Practical, applied fisheries research in Wisconsin
The Wisconsin Department of Natural Resources (DNR) has one of strongest state fish research programs in the upper Midwest. Many fisheries research projects are funded in part through Sport Fish Restoration Program grants including those related to climate change impacts on Wisconsin stream fish, evaluating large river hydropower impacts, evaluating fish community response to stream flow changes in the Menominee River system, and examining conservation genetics of Wisconsin fish. Sport Fish restoration funding also supports the state's fish hatchery system through research projects related to fish propagation. The Wisconsin fisheries program also utilizes these funds to evaluate lake sturgeon distribution, movement and stocking success in the upper St. Croix and Nmaekagon Rivers.
Improving efficiency at Wild Rose State Fish Hatchery in Wisconsin
Sport Fish Restoration funding supported the expansion and renovation of Wild Rose State Fish Hatchery in Wisconsin, a more than 100-year old facility in dire need of repair to maintain stocking demands for trout, salmon, northern mike, lake sturgeon, spotted musky and walleye. Wild Rose State Fish Hatchery, a critical workhorse for Wisconsin's fish propagation system, was able to construct a new cold water hatchery for trout and salmon and a cool water hatchery for northern pike, spotted musky, walleye and lake sturgeon. Phase 1 of construction built a nursery for egg incubation and early rearing, a broodstock building, four covered production raceway buildings, new water supply, distribution and water reuse systems that bring the water supply into compliance, a new consolidated, state-of-the-art fish rearing wastewater treatment system and a visitors center. Phase 2 involved the construction of a cool water nursery building for egg incubation, hatching and early rearing and the ability to rear fish under intensive, recirculation conditions, the construction of 14 modern rearing ponds and construction of a water supply and distribution system that includes a high capacity well. The third and final phase of this project is underway. This will include the restoration of the wetlands, springs and headwaters of a stream that were on the site before the old hatchery was built more than a century ago. A backup groundwater well will also be constructed to supply both the cool and cold water sides of the hatchery.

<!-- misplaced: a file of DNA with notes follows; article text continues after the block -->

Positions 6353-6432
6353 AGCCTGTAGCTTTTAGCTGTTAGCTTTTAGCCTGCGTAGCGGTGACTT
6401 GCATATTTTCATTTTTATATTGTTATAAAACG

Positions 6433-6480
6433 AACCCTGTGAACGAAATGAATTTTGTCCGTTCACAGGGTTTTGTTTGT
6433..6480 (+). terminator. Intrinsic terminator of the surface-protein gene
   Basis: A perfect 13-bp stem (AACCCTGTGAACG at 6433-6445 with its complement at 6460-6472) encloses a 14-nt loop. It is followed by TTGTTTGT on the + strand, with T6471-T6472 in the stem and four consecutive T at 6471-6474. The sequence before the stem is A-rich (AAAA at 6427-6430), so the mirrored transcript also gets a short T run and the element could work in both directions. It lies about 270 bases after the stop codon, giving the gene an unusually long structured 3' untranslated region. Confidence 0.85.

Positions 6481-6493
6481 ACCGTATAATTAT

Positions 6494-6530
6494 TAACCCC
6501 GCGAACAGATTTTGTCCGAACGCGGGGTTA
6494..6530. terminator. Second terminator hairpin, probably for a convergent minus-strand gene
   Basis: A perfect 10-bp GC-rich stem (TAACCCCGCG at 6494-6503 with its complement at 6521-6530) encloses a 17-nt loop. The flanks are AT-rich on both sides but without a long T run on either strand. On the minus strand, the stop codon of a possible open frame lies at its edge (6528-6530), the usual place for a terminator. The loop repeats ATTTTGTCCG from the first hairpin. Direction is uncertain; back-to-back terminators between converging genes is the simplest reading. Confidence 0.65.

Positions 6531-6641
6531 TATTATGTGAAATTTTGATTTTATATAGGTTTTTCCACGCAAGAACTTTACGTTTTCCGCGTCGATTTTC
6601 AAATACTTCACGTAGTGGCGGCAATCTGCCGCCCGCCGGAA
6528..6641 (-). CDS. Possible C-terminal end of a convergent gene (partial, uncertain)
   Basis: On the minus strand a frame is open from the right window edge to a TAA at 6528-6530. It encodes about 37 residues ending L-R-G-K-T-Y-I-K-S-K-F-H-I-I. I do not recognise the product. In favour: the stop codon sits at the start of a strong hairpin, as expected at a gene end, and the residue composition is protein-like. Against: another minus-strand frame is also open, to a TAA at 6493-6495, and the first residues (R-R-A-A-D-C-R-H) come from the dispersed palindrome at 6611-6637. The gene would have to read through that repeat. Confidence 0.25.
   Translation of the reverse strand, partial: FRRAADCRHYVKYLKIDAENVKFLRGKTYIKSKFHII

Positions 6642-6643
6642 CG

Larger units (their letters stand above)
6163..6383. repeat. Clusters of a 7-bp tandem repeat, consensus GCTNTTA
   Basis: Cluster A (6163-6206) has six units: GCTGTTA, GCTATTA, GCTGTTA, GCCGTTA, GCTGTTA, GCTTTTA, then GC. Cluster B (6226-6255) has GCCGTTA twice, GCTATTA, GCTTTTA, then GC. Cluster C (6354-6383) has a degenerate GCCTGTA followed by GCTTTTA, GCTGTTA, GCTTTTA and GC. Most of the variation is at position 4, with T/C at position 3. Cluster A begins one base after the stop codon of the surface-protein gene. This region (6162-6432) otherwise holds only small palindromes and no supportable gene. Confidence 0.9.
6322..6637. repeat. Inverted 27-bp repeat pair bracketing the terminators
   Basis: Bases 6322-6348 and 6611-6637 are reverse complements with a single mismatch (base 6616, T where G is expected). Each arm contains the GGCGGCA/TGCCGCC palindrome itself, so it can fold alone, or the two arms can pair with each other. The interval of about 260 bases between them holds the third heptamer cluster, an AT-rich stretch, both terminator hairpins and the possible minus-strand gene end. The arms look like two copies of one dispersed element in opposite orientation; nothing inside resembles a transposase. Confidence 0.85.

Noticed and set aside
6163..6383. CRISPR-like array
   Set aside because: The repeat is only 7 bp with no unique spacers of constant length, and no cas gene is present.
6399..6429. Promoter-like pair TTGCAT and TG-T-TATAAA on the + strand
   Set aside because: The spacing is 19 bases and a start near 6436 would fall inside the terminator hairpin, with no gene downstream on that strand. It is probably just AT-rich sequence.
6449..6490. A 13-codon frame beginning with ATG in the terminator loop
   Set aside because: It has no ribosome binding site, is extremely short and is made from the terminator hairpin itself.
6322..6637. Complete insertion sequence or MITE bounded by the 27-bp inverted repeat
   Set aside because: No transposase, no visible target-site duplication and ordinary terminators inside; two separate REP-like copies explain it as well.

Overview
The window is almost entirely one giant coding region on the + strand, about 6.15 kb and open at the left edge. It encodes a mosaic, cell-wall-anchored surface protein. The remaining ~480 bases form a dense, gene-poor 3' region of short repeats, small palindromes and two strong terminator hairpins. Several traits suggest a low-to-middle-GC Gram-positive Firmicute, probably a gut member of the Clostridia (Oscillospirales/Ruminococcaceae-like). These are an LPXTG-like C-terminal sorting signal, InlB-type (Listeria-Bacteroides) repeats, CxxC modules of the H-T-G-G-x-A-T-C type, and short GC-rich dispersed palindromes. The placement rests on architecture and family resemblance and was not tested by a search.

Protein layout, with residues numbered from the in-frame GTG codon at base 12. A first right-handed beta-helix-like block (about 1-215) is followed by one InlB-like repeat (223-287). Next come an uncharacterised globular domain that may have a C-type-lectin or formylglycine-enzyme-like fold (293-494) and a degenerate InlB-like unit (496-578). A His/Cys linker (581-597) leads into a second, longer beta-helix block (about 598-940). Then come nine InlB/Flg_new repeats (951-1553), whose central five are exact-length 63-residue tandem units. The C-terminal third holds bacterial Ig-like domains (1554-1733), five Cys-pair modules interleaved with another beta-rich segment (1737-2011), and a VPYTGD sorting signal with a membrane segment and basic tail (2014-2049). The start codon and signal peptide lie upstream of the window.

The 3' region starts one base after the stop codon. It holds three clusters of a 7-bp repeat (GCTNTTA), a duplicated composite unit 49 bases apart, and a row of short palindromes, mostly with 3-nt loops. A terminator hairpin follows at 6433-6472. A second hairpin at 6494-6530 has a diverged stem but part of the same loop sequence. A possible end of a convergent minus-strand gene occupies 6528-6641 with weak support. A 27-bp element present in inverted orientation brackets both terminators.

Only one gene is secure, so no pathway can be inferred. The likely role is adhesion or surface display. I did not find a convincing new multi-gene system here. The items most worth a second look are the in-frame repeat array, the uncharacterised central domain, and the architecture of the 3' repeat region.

With these renovations and enhancements, Wild Rose is a state-of-the-art hatchery facility with greater efficiency and flexibility, and increased environmental protection. The hatchery will produce healthier fish, and will be able to increase production of trout and salmon by about 15 percent and will be able to nearly double its production of northern pike, spotted musky, lake sturgeon and walleye.